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The Chicago Tribune’s editorial board accused the Illinois Senate of “financial mismanagement” and roundly condemned its “shameless and dishonest” request for a more than $40 billion bailout from the federal government.
While Senate Majority Leader Mitch McConnell has come under fire for saying he is not in favor of bailing out states with coronavirus emergency funds for problems they created themselves, the Tribune’s editors seemed to agree, writing in a piece published Friday that requests like that from the Illinois Senate are probably behind McConnell’s view.
The Tribune’s editorial board called out Illinois Senate President Don Harmon for his request for another $41 billion in coronavirus-related stimulus assistance.
“Let’s stipulate that Don Harmon, rookie president of the Illinois Senate, laid a rotten egg with his recent letter asking members of Congress to give Illinois a $40.6 billion bequest,” they wrote of the Democrat.
“Assorted politicians and pundits have scorned Harmon’s inclusion of a $10 billion pension bailout, as if a sudden pandemic created a pension crisis that, in fact, Harmon and his fellow Springfield lawmakers spent decades creating,” the editorial board continued. “We called Harmon’s request shameless and dishonest. His ‘ask’ was roundly criticized and, we would bet, part of the reason Senate Majority Leader Mitch McConnell rejected the idea of state bailouts in a recent radio interview.”
McConnell sparked a firestorm this week with his comments on states awaiting federal assistance.
“I would certainly be in favor of allowing states to use the bankruptcy route,” McConnell said on the “The Hugh Hewitt Show,” adding that there was “no good reason for it not to be available.”
“My guess is their first choice would be for the federal government to borrow money from future generations to send it down to them now so they don’t have to do that. That’s not something I’m going to be in favor of,” the Kentucky Republican added.
Senators “are not interested in revenue replacement for state governments,” McConnell later told “Bill Hemmer Reports,” adding that “we are not interested in solving their pension problems and all these other things that they would like for us to finance.”
The Tribune’s editors agreed, writing that “taxpayers across the country should not be responsible for Illinois’ financial mismanagement and particularly its unfunded pension liabilities.”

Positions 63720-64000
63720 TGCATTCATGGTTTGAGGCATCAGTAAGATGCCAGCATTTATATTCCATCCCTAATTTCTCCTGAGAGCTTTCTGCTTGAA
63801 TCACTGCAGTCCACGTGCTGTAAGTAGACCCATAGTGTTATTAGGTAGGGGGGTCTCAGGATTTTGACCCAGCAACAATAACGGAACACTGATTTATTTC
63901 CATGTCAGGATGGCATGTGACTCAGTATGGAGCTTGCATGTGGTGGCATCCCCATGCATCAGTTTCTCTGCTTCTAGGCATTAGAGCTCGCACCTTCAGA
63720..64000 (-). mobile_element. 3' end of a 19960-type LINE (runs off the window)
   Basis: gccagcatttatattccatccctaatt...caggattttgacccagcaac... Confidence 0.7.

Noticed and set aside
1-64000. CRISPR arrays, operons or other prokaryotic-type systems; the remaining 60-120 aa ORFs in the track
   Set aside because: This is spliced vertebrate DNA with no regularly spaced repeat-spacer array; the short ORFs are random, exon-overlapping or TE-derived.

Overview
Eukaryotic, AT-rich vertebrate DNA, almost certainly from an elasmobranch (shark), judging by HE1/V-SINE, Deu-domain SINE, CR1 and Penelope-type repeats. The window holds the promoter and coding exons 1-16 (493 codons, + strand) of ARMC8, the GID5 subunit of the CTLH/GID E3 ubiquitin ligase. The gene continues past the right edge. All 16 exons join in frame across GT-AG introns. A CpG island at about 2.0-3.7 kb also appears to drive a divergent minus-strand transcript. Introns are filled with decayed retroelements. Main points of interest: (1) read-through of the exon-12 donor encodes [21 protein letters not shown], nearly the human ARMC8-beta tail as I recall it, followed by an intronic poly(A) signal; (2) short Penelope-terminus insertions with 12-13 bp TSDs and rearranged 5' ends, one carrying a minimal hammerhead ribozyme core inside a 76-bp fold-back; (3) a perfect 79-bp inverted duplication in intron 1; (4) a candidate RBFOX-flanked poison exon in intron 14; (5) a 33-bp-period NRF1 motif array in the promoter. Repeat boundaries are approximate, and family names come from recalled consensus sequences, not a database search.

“It also helped expose Illinois Democrats’ agenda for 2020. While asking for a federal bailout, they have shown no movement toward cutting spending or removing from the November ballot a constitutional amendment that eventually will mean higher income taxes for millions of Illinois taxpayers,” the board continued.
Illinois Democratic Gov. J.B. Pritzker was also called out for offering “no solutions” to his proposed state budgets, and was accused of just waiting “for money from the feds — from federal taxpayers.”
“Pritzker should be re-examining expenses and payroll and weighing furloughs for state workers. He should be negotiating with the state’s labor unions to pull back, or at least delay, pay increases that during a pandemic of mass unemployment are scheduled to ship hundreds of millions of dollars in raises to workers who largely are staying home,” the editorial stated.
“Instead, there continues to be no appetite for reducing spending. Only asking for more money from taxpayers. … The coronavirus will be the reason, we expect, Pritzker will make an even harder push for his graduated income tax. Revenue losses have been deep and painful,” the piece continued.
“But voters already had many, many reasons to reject the pressure of sending more money to Springfield through a graduated income tax. Harmon’s letter — a brazen, twisted plea for a bailout with no admitted responsibility on the part of politicians who got us here — should give voters another one,” the Tribune’s editors contended.
In a separate editorial last week, the board slammed Harmon for his “shameless, dishonest” request for federal funds.
“What is beyond galling is using the coronavirus as an excuse,” they wrote.
“Even by this state’s low standards, asking federal taxpayers from California to North Carolina, from North Dakota to Texas — farmers, small business owners, teachers, nurses, bus drivers, bartenders- to help dig Illinois out of its pre-coronavirus, self-inflicted, financial hellhole is astonishingly brazen,” the Chicago Tribune editorial board added.
“Every member of Congress should carefully scrutinize pleas from states whose unbalanced budgets, embarrassing credit ratings and vastly underfunded pension systems predated the virus outbreak,” they said.
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